Aside from the annoying bits of dialogue scattered throughout, these two potential 2019 Oscar winners absolutely nailed on this album. The soundtrack is the perfect audio evolution of Ally’s career. From so-bad-it’s-good pop (“Why Did You Do That?”) to country and western inflected blues (“Diggin’ My Grave”) and grandiose ballads (“I’ll Never Love Again”), every song is perfectly executed. It’s no surprise why the lead single, “Shallow,” garnered a whopping four Grammy nominations and is a contender for the Oscar for Best Original Song. Gaga’s songwriting has never been stronger, and she, and Bradley, rip through these songs like well-seasoned rockstars. Read my full review hereMust Listen: “Always Remember Us This Way”; “Music to My Eyes”

23. Tha Carter V, Lil Wayne

Eminem wasn’t the only veteran rap star to make a successful comeback this year! After years of hopelessness and turmoil, Tha Carter V finally materialized in 2018. The lengthy record featured collaborations with old school and the new school, but Wayne is still the center of gravity. He shifts through trap, ’00s hip-hop, and R&B and pop with a frightening fluidity. It’s a statement of freedom and a reminder of why Wayne is one of the most gifted emcees of our time. Read my full review hereMust Listen: “Let It All Work Out”; “Dedicate” 

22. High as Hope, Florence + the Machine

Florence Welch’s ethereal voice is quite literally a force of nature. Whether she’s warbling her way through rapturous anthems or merely whispering through haunting hymnals, Florence excels. Her backing band perfects the art of soft production in an era of hard beats and sharp production. Must Listen: “Patricia”; “Big God”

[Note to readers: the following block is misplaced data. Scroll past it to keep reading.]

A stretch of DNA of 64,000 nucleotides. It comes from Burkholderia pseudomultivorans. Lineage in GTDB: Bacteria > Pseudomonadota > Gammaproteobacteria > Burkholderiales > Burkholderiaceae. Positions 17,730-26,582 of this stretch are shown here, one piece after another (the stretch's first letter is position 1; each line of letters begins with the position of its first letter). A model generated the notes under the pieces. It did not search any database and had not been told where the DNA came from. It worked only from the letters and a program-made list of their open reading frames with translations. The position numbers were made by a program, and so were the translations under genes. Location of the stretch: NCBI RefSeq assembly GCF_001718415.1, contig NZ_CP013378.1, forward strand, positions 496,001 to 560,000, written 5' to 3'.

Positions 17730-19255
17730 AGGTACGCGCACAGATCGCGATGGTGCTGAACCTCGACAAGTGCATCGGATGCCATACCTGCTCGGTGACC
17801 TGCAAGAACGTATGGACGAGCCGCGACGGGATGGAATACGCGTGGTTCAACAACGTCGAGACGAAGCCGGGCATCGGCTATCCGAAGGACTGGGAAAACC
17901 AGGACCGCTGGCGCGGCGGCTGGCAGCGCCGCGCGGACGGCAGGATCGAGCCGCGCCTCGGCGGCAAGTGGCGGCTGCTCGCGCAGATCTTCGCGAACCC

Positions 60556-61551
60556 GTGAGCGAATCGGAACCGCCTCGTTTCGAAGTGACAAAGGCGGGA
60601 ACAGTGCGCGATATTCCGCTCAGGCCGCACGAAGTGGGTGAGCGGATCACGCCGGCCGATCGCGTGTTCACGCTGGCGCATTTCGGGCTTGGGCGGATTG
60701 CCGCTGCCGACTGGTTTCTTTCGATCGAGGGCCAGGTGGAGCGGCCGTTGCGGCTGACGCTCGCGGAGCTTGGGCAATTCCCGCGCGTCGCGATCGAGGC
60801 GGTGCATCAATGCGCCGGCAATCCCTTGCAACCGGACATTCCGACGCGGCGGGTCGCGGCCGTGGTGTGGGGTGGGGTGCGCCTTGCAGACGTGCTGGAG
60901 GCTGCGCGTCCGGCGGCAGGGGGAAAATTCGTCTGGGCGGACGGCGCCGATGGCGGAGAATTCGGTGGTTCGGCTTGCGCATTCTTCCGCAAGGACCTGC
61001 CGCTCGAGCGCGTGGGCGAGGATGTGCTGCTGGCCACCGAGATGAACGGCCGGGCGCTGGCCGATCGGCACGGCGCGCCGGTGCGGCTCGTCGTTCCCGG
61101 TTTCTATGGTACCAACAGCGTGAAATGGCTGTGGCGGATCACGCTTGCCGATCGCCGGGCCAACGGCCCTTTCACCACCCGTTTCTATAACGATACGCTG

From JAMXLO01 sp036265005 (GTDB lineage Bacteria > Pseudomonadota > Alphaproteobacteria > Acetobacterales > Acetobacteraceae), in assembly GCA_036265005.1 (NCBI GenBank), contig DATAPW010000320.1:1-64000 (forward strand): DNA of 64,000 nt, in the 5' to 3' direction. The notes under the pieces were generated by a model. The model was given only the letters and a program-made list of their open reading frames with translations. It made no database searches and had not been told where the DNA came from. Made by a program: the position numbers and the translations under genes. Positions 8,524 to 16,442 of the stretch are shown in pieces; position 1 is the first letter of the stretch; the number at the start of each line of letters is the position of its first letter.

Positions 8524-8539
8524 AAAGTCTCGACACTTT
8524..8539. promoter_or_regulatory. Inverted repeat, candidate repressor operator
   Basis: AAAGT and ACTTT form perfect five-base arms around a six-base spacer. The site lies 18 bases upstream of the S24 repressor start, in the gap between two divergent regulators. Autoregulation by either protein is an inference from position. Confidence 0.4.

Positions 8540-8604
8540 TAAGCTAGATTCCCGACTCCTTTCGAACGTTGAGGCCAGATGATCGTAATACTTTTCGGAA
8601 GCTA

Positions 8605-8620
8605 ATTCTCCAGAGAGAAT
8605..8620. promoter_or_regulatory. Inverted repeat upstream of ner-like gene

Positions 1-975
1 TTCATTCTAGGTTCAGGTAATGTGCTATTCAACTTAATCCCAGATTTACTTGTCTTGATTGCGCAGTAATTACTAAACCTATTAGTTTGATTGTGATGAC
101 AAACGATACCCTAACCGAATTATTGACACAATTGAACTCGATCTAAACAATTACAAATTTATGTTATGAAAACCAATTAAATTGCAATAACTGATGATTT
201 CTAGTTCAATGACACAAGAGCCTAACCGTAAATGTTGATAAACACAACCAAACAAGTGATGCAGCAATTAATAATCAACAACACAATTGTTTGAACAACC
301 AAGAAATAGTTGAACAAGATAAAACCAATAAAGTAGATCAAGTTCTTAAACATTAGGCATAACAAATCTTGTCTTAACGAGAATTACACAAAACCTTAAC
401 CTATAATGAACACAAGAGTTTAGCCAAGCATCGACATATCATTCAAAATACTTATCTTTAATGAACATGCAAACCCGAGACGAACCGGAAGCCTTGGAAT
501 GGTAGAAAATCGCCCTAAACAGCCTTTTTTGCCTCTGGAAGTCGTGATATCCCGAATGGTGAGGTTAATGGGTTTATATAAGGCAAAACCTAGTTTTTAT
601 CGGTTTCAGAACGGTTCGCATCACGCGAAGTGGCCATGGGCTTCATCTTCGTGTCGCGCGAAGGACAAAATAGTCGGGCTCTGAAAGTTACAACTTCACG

21. Invasion of Privacy, Cardi B

If 2018 was any artist’s year, it was Cardi B’s. She shined on features (“Taki Taki”; “Girls Like You”) and dominated with her own hits (“Be Careful”; “I Like It”). There has been much debate over whether or not Cardi should be praised given the debate over how much she is involved in the songwriting and production process. Even if Cardi did not write a single word, the songs are still really great. Invasion of Privacy showcased Cardi’s fearlessness in terms of mixing genres and her attention to the diversity of subject matter. This record was released in April and it holds up better than some albums released months later. Most importantly, Cardi solidified herself as a viable artist: the album is interesting, bombastic, and fun. She did that. Read my full review of the album hereMust Listen: “Get Up 10”; “I Do (feat. SZA)”

20. Bloom, Troye Sivan

There was a lot of talk about bloated albums in 2018, but there were quite a few records that were short, sweet, and all the more successful for it. A prime example of this is Troye Sivan’s sophomore album, Bloom. The celebration of young gay love and dark synths and ’80s and ’90s inspired production resulted in a phenomenal record. Bloom makes a Troye a strong candidate for the Prince of Pop title. What he lacks in vocal ability he makes up in his emotion, songwriting, and excellent choice in producers. Read my full review hereMust Listen: “Seventeen”; “What a Heavenly Way to Die”

19. Honey, Robyn

I like to think of this album a blueprint to a proper dance album. Robyn knows how to craft a perfect pop song and she does it nine times. Her sense of exuberance and ease shine through every chord. She’s nostalgic and introspective, and her darker lyrics sound even sharper in juxtaposition to the house-influenced beats that pepper the album. Must Listen: “Missing U”; “Ever Again”


If ever there was an album that could properly tackle catharsis and mania it would be this one. Only Kanye and Kid Cudi could make a combination of scatting, trap, and balladry sound so incredibly good. As the duo shift through rock and rap, we get a peek inside the troubled mental health of two famed black men. For that alone, this album was one of the best of the year. And that’s to say nothing of its impeccable production. Read my full review hereMust Listen: “Reborn”; “Feel the Love”

17. K.T.S.E., Teyana Taylor

My one wish for 2019 is that Teyana finally leaves G.O.O.D. Music. The mishandling of this phenomenal project was an absolute travesty. Teyana perfected her husky brand of sensual R&B and sprinkled in rap and vogue elements, as well. At just seven tracks, K.T.S.E. leaves you wanting more, but Teyana crafted an exquisite project that is endlessly replayable. Must Listen: “Gonna Love Me”; “Rose In Harlem”

16. Good Thing, Leon Bridges